Movie: ‘The Great Gatsby’ is extravagant but not great

Movie: ‘The Great Gatsby’ is extravagant but not great

Angela Wang

This star-studded cinematic remake of America’s favorite classic fails to deliver.

The optimism, excitement and fanfare that surrounded “The Great Gatsby” before its May 10 release is rivaled only by that of Jay Gatsby’s own life. However, unlike F. Scott Fitzgerald’s American classic of the same name, the film, directed by “Romeo + Juliet’’s Baz Luhrmann, delivers an experience that is easily forgotten.

Gatsby (Leonardo DiCaprio) and Daisy Buchanan (Carey Mulligan) dance in his lavish estate during a pivotal scene. Most of ‘The Great Gatsby’ showcased the glamour of the 1920s but didn’t provide much else. Source: Warner Bros.
Gatsby (Leonardo DiCaprio) and Daisy Buchanan (Carey Mulligan) dance in his lavish estate during a pivotal scene. Most of ‘The Great Gatsby’ showcased the glamour of the 1920s but didn’t provide much else. Source: Warner Bros.

For a movie based on a book, ‘Gatsby’ adheres closely to the script: narrator and forever third- wheel Nick Carraway (Tobey Maguire) moves to New York City during the Roaring Twenties and finds himself at the center of an epic love triangle surrounding millionaire bootlegger Jay Gatsby (Leonardo DiCaprio), Daisy Buchanan (Carey Mulligan) and Tom Buchanan (Joel Edgerton) . The movie craftily chooses all the important aspects of the acclaimed novel and, with its two-hour plus run time, is comprehensive in a Sparknotes-like fashion (you don’t need to have read the book to understand what’s unfolding on the screen). The minor plot deviations are unfortunate, but all integral ingredients for a surefire Hollywood commercial success are present –– romance, mainstream music and illness.

The only Hollywood customization that did feel justified was the induction of some of the greatest stars. Within minutes, Leonardo DiCaprio proves to live up to his astronomical fame; in the end, it’s DiCaprio’s ability to rage with white anger and not his touch of “old sport” to every sentence or his effortless reproduction of Gatsby’s “understanding smile” that convinces us he knows more about Gatsby than we ever will. Maguire’s acting comes a close second to DiCaprio’s impressive performance. Maguire –– DiCaprio’s real-life friend –– humanizes Nick endearingly, even though his character serves no real purpose in the film. Mulligan’s Daisy glitters but isn’t the golden girl Gatsby and readers alike have idealized from the novel. She is instead easily relatable, down-to-earth, emotionally inclined and therefore exactly what she ought not be.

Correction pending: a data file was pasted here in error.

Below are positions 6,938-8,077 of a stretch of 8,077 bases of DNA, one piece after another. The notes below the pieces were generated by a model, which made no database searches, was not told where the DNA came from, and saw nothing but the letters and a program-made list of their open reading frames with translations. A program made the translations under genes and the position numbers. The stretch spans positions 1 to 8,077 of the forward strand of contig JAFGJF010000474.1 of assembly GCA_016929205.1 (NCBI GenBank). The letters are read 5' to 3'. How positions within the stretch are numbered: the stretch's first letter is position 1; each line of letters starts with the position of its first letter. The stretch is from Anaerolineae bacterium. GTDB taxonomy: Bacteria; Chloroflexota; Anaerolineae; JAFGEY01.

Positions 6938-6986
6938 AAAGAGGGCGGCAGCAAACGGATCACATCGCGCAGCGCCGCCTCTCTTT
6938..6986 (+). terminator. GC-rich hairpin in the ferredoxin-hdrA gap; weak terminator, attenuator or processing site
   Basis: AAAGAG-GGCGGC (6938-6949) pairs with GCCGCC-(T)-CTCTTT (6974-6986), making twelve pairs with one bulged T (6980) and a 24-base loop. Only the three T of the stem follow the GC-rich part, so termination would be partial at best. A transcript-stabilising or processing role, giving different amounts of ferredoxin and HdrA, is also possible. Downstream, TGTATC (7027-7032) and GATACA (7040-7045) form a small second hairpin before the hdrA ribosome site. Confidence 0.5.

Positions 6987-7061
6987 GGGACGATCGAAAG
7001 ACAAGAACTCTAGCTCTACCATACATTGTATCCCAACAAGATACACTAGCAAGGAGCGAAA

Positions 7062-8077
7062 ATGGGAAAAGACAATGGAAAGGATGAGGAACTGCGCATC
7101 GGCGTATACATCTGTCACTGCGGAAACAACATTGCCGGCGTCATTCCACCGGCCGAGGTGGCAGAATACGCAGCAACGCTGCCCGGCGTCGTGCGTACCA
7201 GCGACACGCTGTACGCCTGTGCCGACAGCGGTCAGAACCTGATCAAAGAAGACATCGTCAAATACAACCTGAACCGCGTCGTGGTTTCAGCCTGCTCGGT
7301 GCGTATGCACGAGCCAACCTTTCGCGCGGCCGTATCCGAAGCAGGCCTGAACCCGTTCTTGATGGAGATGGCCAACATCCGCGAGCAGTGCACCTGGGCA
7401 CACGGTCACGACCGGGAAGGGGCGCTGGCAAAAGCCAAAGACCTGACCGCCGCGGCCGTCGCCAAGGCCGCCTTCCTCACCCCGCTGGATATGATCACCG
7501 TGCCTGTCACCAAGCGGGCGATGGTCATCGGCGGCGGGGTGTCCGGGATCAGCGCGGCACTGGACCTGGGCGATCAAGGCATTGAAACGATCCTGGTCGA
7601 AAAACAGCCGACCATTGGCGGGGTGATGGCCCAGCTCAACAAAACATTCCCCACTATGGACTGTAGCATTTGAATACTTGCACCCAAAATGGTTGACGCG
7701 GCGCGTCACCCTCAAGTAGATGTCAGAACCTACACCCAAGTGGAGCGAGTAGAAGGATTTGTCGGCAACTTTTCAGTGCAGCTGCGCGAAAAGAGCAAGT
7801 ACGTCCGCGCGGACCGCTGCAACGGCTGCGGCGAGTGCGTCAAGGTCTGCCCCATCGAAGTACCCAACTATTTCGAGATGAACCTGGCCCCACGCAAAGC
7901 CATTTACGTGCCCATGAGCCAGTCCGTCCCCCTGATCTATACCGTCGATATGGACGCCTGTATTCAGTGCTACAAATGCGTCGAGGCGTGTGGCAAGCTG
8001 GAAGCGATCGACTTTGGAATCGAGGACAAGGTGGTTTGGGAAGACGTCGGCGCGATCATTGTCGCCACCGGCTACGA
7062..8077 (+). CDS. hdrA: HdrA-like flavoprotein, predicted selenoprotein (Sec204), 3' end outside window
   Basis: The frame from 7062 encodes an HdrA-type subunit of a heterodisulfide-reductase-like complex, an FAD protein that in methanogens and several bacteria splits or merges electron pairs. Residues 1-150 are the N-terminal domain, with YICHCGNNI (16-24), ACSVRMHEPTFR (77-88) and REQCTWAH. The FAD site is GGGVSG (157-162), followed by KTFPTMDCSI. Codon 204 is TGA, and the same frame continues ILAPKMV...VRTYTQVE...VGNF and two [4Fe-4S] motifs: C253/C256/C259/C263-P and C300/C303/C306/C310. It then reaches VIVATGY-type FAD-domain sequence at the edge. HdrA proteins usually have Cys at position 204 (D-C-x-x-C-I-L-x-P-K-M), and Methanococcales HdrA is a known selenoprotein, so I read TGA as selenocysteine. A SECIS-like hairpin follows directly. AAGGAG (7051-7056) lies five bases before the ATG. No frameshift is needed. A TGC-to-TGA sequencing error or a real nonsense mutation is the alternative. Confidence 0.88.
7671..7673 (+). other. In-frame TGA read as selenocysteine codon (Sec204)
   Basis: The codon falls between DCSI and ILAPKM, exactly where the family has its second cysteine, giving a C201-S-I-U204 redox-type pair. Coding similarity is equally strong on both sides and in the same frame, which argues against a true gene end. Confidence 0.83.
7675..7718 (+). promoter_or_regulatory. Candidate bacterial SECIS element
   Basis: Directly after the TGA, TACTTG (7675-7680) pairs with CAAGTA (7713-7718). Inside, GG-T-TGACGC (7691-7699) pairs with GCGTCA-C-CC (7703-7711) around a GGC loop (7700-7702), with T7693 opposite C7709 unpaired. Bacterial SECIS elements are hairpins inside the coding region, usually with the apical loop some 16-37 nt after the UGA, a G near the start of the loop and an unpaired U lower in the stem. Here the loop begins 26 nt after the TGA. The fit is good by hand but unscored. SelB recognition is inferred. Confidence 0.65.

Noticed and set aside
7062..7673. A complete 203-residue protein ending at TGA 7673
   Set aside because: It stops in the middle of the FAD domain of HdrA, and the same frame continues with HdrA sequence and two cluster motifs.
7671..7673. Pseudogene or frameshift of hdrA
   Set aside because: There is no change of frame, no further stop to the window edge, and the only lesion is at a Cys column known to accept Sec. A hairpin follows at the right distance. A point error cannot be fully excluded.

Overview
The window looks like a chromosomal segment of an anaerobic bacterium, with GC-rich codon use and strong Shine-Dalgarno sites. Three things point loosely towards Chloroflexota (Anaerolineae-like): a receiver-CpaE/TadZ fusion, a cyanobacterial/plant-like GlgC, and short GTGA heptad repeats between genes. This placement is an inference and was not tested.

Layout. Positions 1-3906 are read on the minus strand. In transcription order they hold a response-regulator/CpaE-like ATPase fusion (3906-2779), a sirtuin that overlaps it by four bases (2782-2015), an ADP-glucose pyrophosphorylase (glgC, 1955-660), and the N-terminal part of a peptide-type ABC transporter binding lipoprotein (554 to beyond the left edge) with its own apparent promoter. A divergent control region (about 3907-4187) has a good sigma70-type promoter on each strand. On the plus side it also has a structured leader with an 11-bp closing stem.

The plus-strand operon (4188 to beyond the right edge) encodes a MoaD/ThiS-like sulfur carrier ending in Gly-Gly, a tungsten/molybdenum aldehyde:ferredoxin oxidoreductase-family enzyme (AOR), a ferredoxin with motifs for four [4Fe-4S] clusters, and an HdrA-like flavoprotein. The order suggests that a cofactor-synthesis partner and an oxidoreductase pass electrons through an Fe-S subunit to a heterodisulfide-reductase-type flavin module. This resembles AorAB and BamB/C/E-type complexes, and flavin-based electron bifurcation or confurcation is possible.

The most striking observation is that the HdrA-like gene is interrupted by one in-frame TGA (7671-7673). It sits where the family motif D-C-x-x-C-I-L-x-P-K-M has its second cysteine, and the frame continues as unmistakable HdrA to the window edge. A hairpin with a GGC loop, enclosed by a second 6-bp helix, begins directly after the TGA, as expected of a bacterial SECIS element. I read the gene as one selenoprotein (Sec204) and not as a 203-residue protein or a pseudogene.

When it comes to embodying the essence of its source, though, ‘Gatsby’ falls flat. The cinematography is a mess of digital enhancements at best, and a complete distraction at worst. The poetic language which Fitzgerald uses to portray Gatsby’s life turns soggy under Carraway’s pen and is interpreted in the movie with animated comets reminiscent of third grade cartoons. Daisy almost suffers death by white linen, and Gatsby reaches out to the green light for what seems like more screen time than Isla Fisher’s character Myrtle even receives, for the sole purpose of making blatantly obvious the otherwise more subtle symbols and qualities of the book. But the ultimate butchering of Fitzgerald’s writing comes when it is interpreted via Nick’s narration in the movie –– it’s written across the screen in a sort of alphabet soup that is reminiscent of childish YouTube lyric videos.

In the end, ‘Gatsby’ is ambitious. It brings together some of Hollywood’s greatest talents,  decorates them with upper echelon extravaganza, and lingers on the obvious. It’s a story of lost love that sells to the masses; but it’s not the story that Fitzgerald intended. It has taken away the subtleties and nuances that defined the novel as a uniquely American classic. Just like the ‘20s, ‘Gatsby’ proves to be extravagantly lavish on the surface, but lacking the right substance within.